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Early Rockland County History
- Twenty years after the Dutch had founded the colony of New Amsterdam, 1640, the first settlement was made in the present county of Rockland by a Captain De Vries. At Tappan, on the meadows south of Piermont on the Hudson, where an entering creek gave promise of being useful for mill sites, De Vries purchased an acreage from the Indians and established Vriesland. De Vries had already been the recipient, with others, of a land grant in Delaware, 1629; in 1639 had purchased property on Staten Island, and colonized it. He was a man of prominence among the Dutch, and venerated by the Indians. But even his influence with the Indians was not enough to prevent the destruction of the first of the Rockland settlements by the tribes, when once they were aroused to vengeance by the injustice of the whites of New Amsterdam. The Indians remained in control of the Rockland area until well after 1700. Practically all of the patents secured by various persons, including the De Harte, Jenson, Orangetown, Quaspeck, Kakait and Wawayanda tracts, dating from 1666 to 1703, were all purchased from the various tribes who held the lands.
Probably the greater part of the lands secured by the whites in the Rockland District were acquired for speculation by men who never saw their property, or did anything to secure the development of it. Proximity to the thriving village of New Amsterdam, which by 1680 had given every assurance of permanency, freedom from the fear of Indian depredations, the ease with which the Indians parted with great areas for the equivalent of a few dollars, all tended to place the region in the hands of those who bought only to sell at a profit. This resulted in the late and meagre settlement of the section. Orange county, from which Rockland was formed later, was a wilderness with hardly a person residing within its bound at its erection in 1683. Even ten years later, there were only twenty families in this territory of 823 square miles; in I702, there were 268.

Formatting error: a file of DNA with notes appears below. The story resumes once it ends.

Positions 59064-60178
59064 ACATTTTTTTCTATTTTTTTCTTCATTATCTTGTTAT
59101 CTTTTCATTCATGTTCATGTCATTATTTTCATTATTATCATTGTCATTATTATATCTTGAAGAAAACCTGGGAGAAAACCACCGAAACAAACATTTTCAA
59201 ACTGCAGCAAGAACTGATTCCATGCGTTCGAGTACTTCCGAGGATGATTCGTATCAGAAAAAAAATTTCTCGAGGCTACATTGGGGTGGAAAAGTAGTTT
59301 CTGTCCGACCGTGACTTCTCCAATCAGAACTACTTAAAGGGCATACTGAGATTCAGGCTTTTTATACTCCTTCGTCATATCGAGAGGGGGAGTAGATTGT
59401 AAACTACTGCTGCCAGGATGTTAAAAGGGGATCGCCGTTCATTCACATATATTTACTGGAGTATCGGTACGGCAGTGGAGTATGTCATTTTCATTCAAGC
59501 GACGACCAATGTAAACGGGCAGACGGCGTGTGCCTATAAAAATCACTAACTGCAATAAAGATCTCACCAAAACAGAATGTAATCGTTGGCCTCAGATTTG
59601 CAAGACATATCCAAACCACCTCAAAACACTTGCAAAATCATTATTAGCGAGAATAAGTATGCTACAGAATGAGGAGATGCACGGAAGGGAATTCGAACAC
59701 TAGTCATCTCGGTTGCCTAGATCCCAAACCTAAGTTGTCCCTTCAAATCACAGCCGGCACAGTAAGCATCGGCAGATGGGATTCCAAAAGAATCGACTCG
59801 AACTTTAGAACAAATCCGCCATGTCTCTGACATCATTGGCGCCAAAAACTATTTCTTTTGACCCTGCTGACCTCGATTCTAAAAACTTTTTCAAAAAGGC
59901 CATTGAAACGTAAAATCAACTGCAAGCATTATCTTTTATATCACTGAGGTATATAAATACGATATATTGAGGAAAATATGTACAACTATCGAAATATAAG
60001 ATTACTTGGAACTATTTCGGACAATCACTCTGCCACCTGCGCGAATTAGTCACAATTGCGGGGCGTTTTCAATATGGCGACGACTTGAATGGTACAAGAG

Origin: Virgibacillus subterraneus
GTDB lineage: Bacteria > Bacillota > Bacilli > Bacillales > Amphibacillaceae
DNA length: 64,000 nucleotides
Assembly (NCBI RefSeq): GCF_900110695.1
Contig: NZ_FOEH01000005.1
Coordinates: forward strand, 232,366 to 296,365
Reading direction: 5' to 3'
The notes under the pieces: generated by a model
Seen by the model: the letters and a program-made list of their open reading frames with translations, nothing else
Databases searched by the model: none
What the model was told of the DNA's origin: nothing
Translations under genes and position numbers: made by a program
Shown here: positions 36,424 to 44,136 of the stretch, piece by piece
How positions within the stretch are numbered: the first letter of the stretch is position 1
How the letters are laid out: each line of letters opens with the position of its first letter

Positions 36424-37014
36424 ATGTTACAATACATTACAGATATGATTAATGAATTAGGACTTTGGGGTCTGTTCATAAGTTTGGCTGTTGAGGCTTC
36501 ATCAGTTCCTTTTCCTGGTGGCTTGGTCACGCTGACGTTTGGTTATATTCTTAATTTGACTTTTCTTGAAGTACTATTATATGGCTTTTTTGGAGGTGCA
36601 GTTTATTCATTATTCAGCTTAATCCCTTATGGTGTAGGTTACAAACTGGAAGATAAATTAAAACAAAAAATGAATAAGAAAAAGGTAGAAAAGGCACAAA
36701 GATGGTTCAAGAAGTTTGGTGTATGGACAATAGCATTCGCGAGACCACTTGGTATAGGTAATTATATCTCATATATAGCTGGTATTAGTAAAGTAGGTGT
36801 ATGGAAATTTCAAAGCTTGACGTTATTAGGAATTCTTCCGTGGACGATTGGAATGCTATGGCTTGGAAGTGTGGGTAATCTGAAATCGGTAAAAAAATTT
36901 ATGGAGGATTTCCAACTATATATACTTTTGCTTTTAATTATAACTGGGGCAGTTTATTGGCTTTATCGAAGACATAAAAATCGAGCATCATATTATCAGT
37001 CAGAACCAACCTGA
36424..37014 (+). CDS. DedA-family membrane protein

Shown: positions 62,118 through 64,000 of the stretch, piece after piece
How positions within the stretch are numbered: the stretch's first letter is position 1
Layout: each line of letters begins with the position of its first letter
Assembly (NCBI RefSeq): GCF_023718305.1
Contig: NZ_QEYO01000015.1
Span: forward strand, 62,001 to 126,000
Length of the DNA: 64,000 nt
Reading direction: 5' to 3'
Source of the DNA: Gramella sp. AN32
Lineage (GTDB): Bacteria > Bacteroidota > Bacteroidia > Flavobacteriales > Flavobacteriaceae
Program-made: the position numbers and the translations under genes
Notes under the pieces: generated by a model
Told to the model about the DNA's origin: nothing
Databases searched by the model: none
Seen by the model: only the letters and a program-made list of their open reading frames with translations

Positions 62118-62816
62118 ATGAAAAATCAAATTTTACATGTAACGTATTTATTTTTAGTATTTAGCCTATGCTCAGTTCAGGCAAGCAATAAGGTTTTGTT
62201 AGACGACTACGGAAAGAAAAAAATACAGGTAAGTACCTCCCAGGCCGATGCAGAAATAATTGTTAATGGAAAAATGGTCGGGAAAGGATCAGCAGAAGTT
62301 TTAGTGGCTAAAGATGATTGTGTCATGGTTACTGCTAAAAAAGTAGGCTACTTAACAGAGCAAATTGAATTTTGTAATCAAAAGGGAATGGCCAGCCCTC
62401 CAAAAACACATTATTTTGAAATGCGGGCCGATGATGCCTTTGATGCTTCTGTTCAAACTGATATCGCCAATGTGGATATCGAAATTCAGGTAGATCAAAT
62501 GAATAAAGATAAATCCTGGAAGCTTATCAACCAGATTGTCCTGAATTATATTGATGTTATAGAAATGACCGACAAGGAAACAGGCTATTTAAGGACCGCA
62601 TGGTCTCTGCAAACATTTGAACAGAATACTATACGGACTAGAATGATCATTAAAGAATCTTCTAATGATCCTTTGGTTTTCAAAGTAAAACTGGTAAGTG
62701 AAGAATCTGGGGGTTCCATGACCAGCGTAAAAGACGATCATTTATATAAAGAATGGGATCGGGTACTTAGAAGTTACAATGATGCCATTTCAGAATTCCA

It is likely that the physical conditions of the region had even more to do with the retarded development of a section so near to the future New York. Rockland County, as formed February 23, I798, is a triangle with sides of about twenty miles each, the one to the south resting on the north line of New Jersey; the westerly one joining Orange County; the longer and irregular base bordering the Tappan Zee, or Haverstraw Bay of the Hudson. The south line of the county is only a mile or so above, and opposite the north line of the City of New York. The Ramapo mountains extend along the northern border, the Palisades come in from the South and end at Piermont.
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Each of these sections has different books on the same region:
- Town & County
- Native American
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Copyright © 1996 by Richard Frisbie -- All rights reserved.